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Solving the 0-1 Knapsack Problem with Genetic Algorithms
Maya Hristakeva Computer Science Department Simpson College hristake@simpson.edu Dipti Shrestha Computer Science Department Simpson College shresthd@simpson.edu

This paper describes a research project on using Genetic Algorithms (GAs) to solve the 0-1 Knapsack Problem (KP). The Knapsack Problem is an example of a combinatorialoptimization problem, which seeks to maximize the benefit of objects in a knapsack without exceeding its capacity. The paper contains three sections: brief description of the basic idea and elements of the GAs, definition of the Knapsack Problem, and implementation of the 0-1 Knapsack Problem using GAs. The main focus of the paper is on the implementation of the algorithm for solving the problem.In the program, we implemented two selection functions, roulette-wheel and group selection. The results from both of them differed depending on whether we used elitism or not. Elitism significantly improved the performance of the roulette-wheel function. Moreover, we tested the program with different crossover ratios and single and double crossover points but the results given were not thatdifferent.

In this project we use Genetic Algorithms to solve the 0-1Knapsack problem where one has to maximize the benefit of objects in a knapsack without exceeding its capacity. Since the Knapsack problem is a NP problem, approaches such as dynamic programming, backtracking, branch and bound, etc. are not very useful for solving it. Genetic Algorithms definitely rule them all andprove to be the best approach in obtaining solutions to problems traditionally thought of as computationally infeasible such as the Knapsack problem.

Genetic Algorithms (GAs)
Genetic Algorithms are computer algorithms that search for good solutions to a problem from among a large number of possible solutions. They were proposed and developed in the 1960s by John Holland, his students, and hiscolleagues at the University of Michigan. These computational paradigms were inspired by the mechanics of natural evolution, including survival of the fittest, reproduction, and mutation. These mechanics are well suited to resolve a variety of practical problems, including computational problems, in many fields. Some applications of GAs are optimization, automatic programming, machine learning,economics, immune systems, population genetic, and social system. Basic idea behind GAs GAs begin with a set of candidate solutions (chromosomes) called population. A new population is created from solutions of an old population in hope of getting a better population. Solutions which are chosen to form new solutions (offspring) are selected according to their fitness. The more suitable the solutionsare the bigger chances they have to reproduce. This process is repeated until some condition is satisfied [1]. Basic elements of GAs Most GAs methods are based on the following elements, populations of chromosomes, selection according to fitness, crossover to produce new offspring, and random mutation of new offspring [2]. Chromosomes The chromosomes in GAs represent the space of candidatesolutions. Possible chromosomes encodings are binary, permutation, value, and tree encodings. For the Knapsack problem, we use binary encoding, where every chromosome is a string of bits, 0 or 1.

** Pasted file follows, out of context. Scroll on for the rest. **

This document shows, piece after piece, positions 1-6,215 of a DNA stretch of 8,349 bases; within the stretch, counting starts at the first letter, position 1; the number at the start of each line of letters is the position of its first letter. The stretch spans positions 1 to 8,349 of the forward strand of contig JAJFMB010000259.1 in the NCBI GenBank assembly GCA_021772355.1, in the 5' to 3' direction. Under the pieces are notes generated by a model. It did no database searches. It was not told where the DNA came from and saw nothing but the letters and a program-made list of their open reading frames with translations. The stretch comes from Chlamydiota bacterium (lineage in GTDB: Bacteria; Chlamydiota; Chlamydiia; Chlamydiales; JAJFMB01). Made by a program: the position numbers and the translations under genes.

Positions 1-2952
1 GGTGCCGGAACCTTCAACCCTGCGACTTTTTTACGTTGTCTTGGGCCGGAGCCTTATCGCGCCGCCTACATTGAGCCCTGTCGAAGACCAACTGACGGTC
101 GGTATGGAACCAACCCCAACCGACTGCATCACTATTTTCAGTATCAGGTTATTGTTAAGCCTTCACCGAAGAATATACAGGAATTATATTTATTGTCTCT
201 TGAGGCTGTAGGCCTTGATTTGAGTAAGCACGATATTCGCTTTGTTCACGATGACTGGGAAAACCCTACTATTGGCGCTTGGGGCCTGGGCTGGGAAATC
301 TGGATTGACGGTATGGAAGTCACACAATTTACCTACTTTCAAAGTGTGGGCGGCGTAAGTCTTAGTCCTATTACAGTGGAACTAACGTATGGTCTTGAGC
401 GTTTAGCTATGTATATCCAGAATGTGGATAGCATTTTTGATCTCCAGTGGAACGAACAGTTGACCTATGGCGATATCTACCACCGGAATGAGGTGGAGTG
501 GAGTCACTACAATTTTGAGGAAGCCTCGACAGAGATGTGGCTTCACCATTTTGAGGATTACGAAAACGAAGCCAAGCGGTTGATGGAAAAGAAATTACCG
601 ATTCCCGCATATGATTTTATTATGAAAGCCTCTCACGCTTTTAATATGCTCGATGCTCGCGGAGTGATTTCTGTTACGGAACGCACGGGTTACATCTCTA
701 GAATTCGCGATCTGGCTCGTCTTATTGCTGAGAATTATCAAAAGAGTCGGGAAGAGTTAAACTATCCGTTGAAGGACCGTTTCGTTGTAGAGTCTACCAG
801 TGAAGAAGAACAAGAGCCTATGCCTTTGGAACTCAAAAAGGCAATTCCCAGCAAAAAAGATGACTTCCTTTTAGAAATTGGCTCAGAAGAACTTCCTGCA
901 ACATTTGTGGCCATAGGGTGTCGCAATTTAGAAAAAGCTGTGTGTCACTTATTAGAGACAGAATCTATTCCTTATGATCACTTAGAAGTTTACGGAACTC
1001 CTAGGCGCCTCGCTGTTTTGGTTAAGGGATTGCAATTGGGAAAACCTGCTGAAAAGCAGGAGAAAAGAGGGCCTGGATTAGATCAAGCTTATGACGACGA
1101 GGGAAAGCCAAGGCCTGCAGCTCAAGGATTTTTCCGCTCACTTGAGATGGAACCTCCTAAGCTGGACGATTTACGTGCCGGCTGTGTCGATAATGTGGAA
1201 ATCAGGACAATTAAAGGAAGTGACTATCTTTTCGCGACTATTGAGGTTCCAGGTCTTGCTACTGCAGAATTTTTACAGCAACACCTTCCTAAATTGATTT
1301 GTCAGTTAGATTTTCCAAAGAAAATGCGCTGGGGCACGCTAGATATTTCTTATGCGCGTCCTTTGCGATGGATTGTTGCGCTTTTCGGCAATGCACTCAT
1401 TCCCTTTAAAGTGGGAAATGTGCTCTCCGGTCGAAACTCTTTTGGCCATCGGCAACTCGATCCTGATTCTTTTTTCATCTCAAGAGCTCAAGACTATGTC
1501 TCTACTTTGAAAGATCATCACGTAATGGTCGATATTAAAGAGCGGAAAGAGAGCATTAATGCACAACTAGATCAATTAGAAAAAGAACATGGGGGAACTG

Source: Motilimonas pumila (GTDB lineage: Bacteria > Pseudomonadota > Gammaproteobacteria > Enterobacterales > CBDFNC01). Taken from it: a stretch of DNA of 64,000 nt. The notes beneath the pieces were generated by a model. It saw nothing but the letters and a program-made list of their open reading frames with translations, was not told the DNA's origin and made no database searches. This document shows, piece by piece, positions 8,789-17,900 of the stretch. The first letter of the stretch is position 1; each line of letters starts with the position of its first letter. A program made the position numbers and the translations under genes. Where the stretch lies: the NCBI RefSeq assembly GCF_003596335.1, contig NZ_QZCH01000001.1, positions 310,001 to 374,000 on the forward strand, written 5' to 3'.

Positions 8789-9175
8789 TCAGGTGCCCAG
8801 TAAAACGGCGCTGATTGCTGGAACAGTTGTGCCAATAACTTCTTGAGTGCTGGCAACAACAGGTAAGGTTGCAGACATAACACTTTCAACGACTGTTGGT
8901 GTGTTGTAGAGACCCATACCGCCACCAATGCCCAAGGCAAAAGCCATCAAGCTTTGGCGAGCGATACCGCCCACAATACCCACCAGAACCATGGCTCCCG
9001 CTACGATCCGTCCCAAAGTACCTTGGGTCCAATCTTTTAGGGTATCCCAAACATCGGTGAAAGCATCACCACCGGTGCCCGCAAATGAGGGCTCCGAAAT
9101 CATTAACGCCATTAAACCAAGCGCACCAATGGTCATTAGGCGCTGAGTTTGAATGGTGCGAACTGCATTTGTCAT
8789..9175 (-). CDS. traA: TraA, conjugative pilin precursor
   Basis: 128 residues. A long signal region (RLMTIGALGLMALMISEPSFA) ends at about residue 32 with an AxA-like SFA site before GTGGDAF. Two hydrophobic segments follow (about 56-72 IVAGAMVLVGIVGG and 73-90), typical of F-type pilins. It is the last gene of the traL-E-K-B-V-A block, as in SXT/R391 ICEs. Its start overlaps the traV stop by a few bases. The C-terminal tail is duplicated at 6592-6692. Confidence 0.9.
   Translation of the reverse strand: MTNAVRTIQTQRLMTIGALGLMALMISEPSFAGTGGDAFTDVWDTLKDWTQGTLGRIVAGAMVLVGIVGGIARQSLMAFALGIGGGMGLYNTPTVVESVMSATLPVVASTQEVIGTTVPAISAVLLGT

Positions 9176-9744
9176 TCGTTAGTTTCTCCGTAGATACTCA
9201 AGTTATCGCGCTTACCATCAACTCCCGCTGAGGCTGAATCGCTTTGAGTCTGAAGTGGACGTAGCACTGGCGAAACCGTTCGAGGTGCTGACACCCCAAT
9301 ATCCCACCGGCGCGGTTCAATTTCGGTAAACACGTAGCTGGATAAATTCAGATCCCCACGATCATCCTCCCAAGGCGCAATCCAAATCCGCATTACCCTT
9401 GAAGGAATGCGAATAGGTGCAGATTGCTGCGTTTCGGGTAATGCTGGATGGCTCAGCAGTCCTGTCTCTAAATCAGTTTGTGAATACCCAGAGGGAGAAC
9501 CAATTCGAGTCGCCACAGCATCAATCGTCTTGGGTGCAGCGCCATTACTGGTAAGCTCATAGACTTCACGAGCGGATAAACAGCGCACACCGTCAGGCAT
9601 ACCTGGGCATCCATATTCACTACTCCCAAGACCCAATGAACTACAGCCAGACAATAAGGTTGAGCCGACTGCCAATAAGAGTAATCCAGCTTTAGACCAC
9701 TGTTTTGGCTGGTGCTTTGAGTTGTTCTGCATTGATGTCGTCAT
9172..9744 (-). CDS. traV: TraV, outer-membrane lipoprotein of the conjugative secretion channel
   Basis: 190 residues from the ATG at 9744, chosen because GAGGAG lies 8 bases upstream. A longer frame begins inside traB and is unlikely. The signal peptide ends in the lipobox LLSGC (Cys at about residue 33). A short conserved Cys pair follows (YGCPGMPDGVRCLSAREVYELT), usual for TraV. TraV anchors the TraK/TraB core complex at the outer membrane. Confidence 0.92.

Fitness function GAs require a fitness function which allocates a score to each chromosome in the current population. Thus, it can calculate how well the solutions are coded and how well they solve theproblem [2]. Selection The selection process is based on fitness. Chromosomes that are evaluated with higher values (fitter) will most likely be selected to reproduce, whereas, those with low values will be discarded. The fittest chromosomes may be selected several times, however, the number of chromosomes selected to reproduce is equal to the population size, therefore, keeping the size constant for...